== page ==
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Tubing Straightener

Horseplay

I Don't Care. Do you?
By request, here is a quick straightener I made today to assist when fabbing up all the hard lines for my car. I was going to buy something but it seemed I could put that money to better use. In order to do both the 3/16" and 3/8" SS lines would have required I buy two sized units or an adjustable one...both paths would have cost over $200 to my door. Forget that! I don't mind buying tools, hell, it's my favorite past time but I just didn't see me needing this often enough to warrant it. Anyway.....

I had some 1" square tubing laying around along with some 1/4" plate so I made my unit out of what was on hand. I did have to get some metal rollers and some hardware but I think my total spend was under $35.

Not too much detail as I hadn't planned on sharing here, sorry. The rollers are 1 1/4" diameter with a 1/4" hole in the center. I spaced them at 1.75" on center. Both upper and lower. The bottom "rail" has the roller axles (1/4-20 bolts) thread into the rear plate for a fixed mount. The upper rail "floats" above the lower rail guided by the two vertical posts on either end which are 3/8 -16 size. The bolts are long enough that the threads don't start until AFTER passing through the lower rail. This makes a tight fit through the two rails which keeps everything in line. This is why I have so many washers on the bottom to fill the void until the threads begin.

The spring between the two rails is not very heavy. Just enough to hold the upper rail up. By tightening the two vertical posts (bolts) the gap between the rollers is adjusted so I can do anything from 3/16" to 3/8".

I used 5 rollers on the bottom and 4 on the top simply because SS tubing is very hard to bend compared to typical brake line. The extra long pass helps to smooth things out very nicely. If you were using softer line you could get by with one less roller top and bottom.

The backing plate extends lower so it can be clamped in a vise or, as I did here, bolted to my welding table which makes it easier to position to run through longer lengths.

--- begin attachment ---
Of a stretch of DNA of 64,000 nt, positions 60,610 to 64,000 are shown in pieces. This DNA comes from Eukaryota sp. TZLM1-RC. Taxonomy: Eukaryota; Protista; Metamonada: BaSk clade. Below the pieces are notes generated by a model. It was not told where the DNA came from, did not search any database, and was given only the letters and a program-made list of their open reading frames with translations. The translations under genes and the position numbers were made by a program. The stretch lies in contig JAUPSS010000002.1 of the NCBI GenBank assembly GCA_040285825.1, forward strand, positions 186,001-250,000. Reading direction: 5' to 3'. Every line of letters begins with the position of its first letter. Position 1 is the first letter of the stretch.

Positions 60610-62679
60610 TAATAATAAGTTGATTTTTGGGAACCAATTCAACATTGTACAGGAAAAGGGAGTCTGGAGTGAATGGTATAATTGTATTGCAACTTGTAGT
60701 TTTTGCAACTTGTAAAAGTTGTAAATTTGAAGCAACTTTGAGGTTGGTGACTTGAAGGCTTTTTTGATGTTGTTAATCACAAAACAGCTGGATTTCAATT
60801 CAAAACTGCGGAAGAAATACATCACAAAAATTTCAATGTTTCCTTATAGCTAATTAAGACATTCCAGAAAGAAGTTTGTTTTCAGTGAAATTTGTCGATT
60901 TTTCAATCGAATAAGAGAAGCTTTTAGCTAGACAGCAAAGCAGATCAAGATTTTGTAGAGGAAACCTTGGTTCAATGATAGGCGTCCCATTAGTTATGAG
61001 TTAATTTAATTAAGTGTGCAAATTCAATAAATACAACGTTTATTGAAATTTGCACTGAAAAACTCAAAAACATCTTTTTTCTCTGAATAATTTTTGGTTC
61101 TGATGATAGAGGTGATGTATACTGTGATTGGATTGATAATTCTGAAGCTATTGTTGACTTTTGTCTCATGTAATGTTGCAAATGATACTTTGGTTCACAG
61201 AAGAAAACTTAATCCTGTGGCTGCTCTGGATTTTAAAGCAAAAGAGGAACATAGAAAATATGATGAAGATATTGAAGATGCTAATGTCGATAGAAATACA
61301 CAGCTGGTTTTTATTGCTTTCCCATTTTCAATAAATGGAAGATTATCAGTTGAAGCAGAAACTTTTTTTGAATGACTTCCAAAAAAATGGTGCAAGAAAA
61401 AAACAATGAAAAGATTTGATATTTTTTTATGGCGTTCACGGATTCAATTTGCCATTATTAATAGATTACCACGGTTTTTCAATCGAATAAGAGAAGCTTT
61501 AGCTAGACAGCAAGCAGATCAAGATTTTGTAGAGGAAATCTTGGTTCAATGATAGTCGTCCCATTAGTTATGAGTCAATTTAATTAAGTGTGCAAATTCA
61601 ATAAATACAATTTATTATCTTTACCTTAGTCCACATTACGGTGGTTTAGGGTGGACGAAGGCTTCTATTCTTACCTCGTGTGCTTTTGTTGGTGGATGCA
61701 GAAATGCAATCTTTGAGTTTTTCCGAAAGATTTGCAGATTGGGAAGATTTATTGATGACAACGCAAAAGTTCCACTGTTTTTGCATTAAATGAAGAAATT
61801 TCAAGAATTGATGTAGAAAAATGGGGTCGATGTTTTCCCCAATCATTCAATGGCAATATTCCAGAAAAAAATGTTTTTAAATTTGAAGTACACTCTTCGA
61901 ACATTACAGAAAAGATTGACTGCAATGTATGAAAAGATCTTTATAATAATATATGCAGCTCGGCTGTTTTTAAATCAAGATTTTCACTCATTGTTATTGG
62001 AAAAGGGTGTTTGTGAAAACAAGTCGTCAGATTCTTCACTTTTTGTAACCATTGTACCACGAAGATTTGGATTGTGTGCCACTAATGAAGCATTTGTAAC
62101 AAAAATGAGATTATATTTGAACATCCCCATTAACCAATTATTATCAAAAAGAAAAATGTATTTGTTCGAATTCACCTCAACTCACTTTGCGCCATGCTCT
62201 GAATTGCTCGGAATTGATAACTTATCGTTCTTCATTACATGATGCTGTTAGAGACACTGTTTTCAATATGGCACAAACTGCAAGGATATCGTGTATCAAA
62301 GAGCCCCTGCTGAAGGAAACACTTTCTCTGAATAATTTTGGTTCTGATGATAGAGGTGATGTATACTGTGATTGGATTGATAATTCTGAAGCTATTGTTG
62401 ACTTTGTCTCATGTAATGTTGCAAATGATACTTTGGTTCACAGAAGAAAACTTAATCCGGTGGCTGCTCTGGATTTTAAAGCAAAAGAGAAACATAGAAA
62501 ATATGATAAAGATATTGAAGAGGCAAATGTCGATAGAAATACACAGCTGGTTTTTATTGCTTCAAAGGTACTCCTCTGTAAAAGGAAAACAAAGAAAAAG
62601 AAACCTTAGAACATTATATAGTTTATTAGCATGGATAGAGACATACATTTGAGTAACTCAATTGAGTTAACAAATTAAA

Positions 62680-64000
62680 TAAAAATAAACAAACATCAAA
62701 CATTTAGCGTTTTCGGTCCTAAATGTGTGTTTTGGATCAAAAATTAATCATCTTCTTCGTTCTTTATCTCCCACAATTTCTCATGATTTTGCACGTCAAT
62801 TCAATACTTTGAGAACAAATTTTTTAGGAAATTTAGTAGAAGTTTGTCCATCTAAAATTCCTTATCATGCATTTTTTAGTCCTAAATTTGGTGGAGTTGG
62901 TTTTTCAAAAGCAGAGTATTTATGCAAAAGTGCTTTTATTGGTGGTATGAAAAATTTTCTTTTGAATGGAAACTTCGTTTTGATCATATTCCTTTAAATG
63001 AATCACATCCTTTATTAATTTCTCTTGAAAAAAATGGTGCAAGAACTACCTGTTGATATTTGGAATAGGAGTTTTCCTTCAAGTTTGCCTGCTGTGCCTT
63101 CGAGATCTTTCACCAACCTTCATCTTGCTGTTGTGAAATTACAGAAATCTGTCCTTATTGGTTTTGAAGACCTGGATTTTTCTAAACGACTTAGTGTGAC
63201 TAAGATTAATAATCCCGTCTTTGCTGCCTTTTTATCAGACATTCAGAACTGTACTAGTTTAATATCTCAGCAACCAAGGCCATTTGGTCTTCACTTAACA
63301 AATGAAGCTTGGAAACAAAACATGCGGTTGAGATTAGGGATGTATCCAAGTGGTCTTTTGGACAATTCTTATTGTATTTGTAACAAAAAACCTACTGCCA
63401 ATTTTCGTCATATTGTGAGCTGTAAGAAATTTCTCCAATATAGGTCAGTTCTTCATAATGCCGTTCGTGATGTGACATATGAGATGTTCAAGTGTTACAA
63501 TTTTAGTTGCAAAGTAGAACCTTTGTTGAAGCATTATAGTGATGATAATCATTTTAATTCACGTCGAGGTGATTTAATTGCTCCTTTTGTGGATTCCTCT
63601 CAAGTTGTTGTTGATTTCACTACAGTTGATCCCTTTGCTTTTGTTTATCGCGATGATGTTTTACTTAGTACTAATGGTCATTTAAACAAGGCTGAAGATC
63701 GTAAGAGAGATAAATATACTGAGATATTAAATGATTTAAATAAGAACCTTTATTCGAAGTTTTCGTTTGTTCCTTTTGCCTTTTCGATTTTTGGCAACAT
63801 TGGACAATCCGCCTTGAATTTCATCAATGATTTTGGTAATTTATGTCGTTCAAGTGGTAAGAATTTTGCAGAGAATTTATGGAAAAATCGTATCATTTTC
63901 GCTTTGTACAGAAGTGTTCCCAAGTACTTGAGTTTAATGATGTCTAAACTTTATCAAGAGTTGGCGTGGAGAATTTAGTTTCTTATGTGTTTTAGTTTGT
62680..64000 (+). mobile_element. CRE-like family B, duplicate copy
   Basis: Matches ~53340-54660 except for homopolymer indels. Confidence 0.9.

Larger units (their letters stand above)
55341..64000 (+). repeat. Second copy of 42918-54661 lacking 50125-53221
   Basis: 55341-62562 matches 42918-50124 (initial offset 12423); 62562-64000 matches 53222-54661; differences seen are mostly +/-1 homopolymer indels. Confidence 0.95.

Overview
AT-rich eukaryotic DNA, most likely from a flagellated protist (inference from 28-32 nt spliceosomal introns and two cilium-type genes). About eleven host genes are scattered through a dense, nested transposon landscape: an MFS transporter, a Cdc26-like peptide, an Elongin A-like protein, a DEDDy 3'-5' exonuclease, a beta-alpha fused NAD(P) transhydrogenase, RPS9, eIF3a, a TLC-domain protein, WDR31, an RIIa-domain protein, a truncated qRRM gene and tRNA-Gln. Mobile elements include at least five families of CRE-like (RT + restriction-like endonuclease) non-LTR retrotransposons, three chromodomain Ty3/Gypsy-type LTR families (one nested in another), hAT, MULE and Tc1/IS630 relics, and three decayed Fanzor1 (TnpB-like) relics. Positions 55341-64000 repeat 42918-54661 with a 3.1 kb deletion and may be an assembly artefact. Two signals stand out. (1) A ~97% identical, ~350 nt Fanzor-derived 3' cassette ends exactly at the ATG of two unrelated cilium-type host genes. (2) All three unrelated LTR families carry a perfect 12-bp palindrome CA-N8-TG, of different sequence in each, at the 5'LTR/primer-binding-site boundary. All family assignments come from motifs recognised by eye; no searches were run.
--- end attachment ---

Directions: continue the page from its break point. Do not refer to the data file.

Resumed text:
The pic shows me testing it out on some 3/8" SS fuel line I just received. Works great! Be plumbing the ride this week.tubing straightener.JPG
 

Ponyman66

Yak, yak, yak
Sweet! I was considering having four sets of rollers in a cross pattern (like the store bought stuff), using four pieces of angle. Since your design is much simpler, guess which way I'll go?! Thanks Terry!!
 

Horseplay

I Don't Care. Do you?
Off a new coil by just holding the coil vertical and in line with the rollers this design straightens it out great. My picture shows 3/8" stainless which is VERY stiff and it worked great. If you had some really wonky stuff you can simply rotate it as you work it back and forth to take out bends that are not all in the same plane. I also ended up using a small "c" clamp to secure the top rail against the back plate when I went to actually use it to make a section long enough to go from front to rear of my car. Relying on the two posts to align the two rails works great but there is still a few thousandths of play which get eliminated by the clamping. If I felt like it I could simply drill holes through the top rail on either end to allow me to run a bolt into the backing plate. Catch is since I want to do multiple different sizes the corresponding hole in the back plate would ideally be a slot to allow up and down adjustment of the top rail. Given the small travel distance between my max tube size of 3/8" and smallest at 3/16" I could get a way with just drilling an oversize hole and just using a nut and large washer on the back side. All that is needed is a clamping force so play in the hole size would not matter.

Word of caution though. When drilling holes for your roller mounting the individual holes MUST be perfectly in line. If one rides too high or too low it will mess up the effectiveness of the tool. Best done with a guide fixture on a drill press with a tight tolerance mast. Even then, scribe a line and then use a starter punch to mark the holes to help keep the bit from walking. Other than that it is a pretty darn simply thing to build.
 

Ponyman66

Yak, yak, yak
It's ironic that you mentioned rotating the tubing for bends not in the same plane. I almost asked if you did that but quickly figured out that'd be the easy way to address it......well duhh! LOL

Thanks for the additional tips!
 
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